If you’re living in the capital, then you might feel the need to get away from the constant hustle and bustle, and remove yourself to somewhere a little more relaxed. Venture just a little bit northward, and you’ll find exactly such a place: Bedfordshire. Despite not being a tourist hotspot, the county has a great deal to offer, and it’s well worth taking the time to venture up to see it for a day or two. You can catch a train from London St. Pancras to Bedford. The journey takes less than an hour, and the trains are running at virtually all hours of the day.
Bedford itself is home to numerous landmarks, whose origins stretch back more than a thousand years. If you want to see all of the statues and other architectural curiosities, then the best way to do it is with the help of an experienced local guide.
Following the dissolution of the monasteries by Henry VIII, this building fell into the possession of the Duke of Bedford. It’s home to a stunning collection of priceless artworks, including Canalettos and van Dycks. In the nearby village, there’s plenty of posh restaurants and antiques, all fronted in a charming town-house style.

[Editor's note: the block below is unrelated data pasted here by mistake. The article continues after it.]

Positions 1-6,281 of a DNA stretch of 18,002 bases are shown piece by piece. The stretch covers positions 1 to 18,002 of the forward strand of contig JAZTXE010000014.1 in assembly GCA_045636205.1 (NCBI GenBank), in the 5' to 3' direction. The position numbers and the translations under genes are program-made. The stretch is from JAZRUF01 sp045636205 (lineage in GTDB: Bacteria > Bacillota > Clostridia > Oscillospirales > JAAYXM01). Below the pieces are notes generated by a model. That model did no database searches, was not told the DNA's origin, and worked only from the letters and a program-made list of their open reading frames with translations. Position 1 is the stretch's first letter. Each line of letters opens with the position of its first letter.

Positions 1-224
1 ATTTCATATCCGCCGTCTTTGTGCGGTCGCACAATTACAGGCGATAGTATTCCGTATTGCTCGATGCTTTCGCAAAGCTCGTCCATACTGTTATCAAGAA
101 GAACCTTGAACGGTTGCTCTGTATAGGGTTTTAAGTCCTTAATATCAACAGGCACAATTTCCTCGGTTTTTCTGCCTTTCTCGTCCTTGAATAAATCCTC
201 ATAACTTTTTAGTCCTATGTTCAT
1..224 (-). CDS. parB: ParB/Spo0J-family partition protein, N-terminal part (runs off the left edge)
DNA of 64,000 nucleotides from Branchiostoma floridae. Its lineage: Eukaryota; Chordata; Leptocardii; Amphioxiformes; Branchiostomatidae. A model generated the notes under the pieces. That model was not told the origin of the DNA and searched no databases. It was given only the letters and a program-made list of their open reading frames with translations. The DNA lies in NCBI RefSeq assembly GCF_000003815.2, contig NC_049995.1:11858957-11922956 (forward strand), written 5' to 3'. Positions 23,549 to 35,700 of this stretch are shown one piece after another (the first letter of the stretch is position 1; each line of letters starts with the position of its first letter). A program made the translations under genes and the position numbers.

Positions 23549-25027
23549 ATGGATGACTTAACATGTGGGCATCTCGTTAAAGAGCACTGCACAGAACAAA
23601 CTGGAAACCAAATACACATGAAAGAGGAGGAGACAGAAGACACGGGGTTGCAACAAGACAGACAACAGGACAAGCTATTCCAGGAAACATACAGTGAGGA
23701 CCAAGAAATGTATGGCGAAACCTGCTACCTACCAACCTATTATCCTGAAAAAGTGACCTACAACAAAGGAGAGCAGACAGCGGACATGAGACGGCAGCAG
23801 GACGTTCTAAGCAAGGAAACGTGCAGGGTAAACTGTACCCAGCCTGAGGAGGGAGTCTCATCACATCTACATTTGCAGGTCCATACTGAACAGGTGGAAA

Luton doesn’t quite have the picturesqueness of some of the more remote villages in the county. But what it does have is a broad selection of family-friendly attractions. Nearby you’ll find Wardown Park Museum, which recounts the town’s history of lace-making.
This little village is the birthplace of John Bunyan, and offers another longstanding abbey. There’s not a great deal else to see and do, but it’s still worth stopping off in the village for a few hours, given that it’s just a short trip from nearby Bedford.
Another market town, Dunstable has several features which set it apart. The largest of these is the Dunstable Priory, a Norman church which dates back more than eight centuries. It’s also the location of Henry VIII’s divorce from Catherine of Aragon, and thus it’s a place of enormous historical significance.
This market town is packed with quirky little independent shops, and is decked out largely in red-brick, giving it a distinctive Georgian flavour that you might not find elsewhere. There’s been a market running here on Thursdays since the 13th century, thanks to the wishes of the then-king, Henry III.